Observe how others in a similar situation have been treated in the past

Pay attention or try to recall how others in a similar situation have been treated. Were they moved elsewhere? The public sector is known for moving underperforming employees to other areas to give them another chance of success (they also do this with high performing employees by the way). Other organizations may ostracize  and eventually terminate employees on the hot seat. How others have been treated in the past can give you a clue to what ultimately happens to you.

 Reflect on the entire situation as objectively as possible

List what went right

Take a moment to reflect on what transpired. What went well. What you did great. How well the situation played out. It may have been at the beginning, or when the breakdown started. Try to assess all the positive elements and internalize them.

List what went wrong

Also consider where the situation went wrong. What could have been avoided. The part you played. How to better handle a similar situation in the future. I remember once where a simple clear and direct feedback to my employer about how an action of theirs negatively impacted me. That feedback ultimately let to my exit a short time later. At the time I was providing feedback, this wasn’t remotely an option, but as things broke down, my exit was the only option left on the table. Reflecting on how things brokedown, whether slowly or over a period of time can be very beneficial. When a similar pattern begins to rear its head in a new situation, you’ll quickly identify it and know how to deal with it before it becomes larger and more difficult to manage.

Don’t let things play out

The last thing you want to do is let things play out. Do not stay silent, often what is left unsaid can fester and become an issue due to unfounded assumptions. Your silence may be interpreted as aloofness, or not caring enough. Having a conversation about whatever issue has put you on the hotseat may actually lead to the resolution of the perceived issue, or clarification about your take. Don’t count on that though, things may actually be dire, but you can’t know for sure if you stay quiet.


Don’t be defensive

Try to be as objective as possible. Don’t take any critique personal. Try to understand other people’s perception and expectation, and see how your actions may have contributed to your situation. Sometimes, there can be something redemptive about sitting through a negative feedback. The person unloading on you may come to appreciate how well you receive feedback. Remember, ego can be your enemy in times like this.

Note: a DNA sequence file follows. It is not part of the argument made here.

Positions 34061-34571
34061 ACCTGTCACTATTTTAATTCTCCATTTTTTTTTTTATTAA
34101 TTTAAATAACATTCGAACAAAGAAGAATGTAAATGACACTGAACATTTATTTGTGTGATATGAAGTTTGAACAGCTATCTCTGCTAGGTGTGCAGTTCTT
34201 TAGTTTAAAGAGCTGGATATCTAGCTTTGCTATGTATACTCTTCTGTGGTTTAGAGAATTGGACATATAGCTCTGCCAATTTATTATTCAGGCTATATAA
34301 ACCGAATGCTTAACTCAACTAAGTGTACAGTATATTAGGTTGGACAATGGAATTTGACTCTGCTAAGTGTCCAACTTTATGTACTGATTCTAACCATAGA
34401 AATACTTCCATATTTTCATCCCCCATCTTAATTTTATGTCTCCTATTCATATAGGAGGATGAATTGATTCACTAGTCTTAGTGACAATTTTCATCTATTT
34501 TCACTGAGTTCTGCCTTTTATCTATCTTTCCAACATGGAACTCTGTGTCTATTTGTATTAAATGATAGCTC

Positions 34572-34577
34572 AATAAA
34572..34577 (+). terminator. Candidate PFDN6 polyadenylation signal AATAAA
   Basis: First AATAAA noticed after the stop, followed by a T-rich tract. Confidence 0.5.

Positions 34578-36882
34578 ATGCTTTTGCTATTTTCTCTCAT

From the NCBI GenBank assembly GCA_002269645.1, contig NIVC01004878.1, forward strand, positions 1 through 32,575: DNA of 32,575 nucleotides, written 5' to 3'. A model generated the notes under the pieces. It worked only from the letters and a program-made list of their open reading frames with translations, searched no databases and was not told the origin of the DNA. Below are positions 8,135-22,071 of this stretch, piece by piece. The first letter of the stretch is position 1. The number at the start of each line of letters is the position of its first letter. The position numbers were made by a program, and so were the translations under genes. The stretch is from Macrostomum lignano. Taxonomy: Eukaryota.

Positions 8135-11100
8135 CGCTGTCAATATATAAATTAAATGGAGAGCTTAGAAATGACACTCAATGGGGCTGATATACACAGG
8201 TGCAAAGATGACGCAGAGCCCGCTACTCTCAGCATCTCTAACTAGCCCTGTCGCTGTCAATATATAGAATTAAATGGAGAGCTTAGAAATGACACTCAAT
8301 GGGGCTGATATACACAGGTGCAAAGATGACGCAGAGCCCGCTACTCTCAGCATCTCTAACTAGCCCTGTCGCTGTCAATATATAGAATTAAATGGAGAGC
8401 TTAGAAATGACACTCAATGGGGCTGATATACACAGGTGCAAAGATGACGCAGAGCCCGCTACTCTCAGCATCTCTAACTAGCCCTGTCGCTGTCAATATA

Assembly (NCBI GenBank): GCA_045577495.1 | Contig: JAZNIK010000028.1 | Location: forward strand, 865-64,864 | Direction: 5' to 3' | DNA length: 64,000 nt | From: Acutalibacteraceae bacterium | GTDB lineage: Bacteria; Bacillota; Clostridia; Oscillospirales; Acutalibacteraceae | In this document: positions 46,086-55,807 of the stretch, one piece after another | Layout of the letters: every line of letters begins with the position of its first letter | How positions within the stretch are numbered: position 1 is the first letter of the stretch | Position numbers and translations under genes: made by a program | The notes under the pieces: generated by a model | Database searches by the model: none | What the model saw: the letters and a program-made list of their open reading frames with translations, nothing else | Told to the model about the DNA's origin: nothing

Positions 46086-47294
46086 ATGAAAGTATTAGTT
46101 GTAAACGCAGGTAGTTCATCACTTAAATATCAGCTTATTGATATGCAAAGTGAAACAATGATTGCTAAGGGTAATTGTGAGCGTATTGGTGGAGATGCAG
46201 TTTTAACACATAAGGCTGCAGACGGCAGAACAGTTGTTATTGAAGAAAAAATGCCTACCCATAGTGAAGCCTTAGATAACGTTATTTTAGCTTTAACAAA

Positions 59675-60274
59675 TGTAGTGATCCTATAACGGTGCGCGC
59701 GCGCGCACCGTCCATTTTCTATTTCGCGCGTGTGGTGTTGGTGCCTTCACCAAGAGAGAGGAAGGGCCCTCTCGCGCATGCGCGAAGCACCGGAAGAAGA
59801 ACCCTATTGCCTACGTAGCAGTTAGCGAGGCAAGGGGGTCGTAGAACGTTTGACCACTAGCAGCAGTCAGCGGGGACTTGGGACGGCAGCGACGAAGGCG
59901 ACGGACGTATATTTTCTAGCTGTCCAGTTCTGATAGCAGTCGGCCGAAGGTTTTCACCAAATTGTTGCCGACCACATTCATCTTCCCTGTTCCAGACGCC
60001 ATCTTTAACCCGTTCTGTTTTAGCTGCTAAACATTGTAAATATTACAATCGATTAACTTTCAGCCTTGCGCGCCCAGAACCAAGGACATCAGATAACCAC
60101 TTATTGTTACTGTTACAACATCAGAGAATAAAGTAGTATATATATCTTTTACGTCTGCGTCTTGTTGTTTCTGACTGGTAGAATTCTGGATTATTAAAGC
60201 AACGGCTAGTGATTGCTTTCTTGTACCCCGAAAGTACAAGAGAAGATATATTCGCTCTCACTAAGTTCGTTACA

Don’t take  things personal

Really try your best to see things from the other party’s perspective. Try to understand how your actions or inactions may impact a broader goal of your team, leadership or organization. Often times, we have tunnel vision, often seeing things from the perspective of our role and function. Seeing the big picture, especially what leadership is trying to accomplish can greatly impact how you react or what you do to improve the situation.


Calm your nerves and act immediately

Be objective. Calm down and make clear-eyed moves. Do not act out of emotion or irrationally. Let communication, especially in written form sit for a moment before you send it to ensure the tone and temperament is appropriate. The last thing you want is to exacerbate the situation.

If your exit is inevitable, try to negotiate how you leave

If, after all is said and done, you realize you will be exiting your position, try to negotiate how you leave. If you’re fortunate to find out just before that fateful meeting with your boss, HR and security, you may be given the opportunity to resign. Resigning before being terminated will definitely help with your next potential employer. You can also negotiate the content and report of your resignation. It may not be enough to simply resign. Some organizations will let you resign, but will still write an unnecessary and damning expose on why you quit that’s just as bad as you being fired. Read Getting More by Stuart Diamond for a detailed way for handling this.


Again, this is a tough situation to be in, but do your best to hedge yourself. Self awareness is key.  Once you realize you’re on the hot seat, your decisions and actions can be the difference between employment and unemployment. You may not be able to control the fact that you’re exiting, but you may be able to negotiate how you exit and what happens thereafter. Try to leave with class and dignity.

Leave a Reply

Your email address will not be published. Required fields are marked *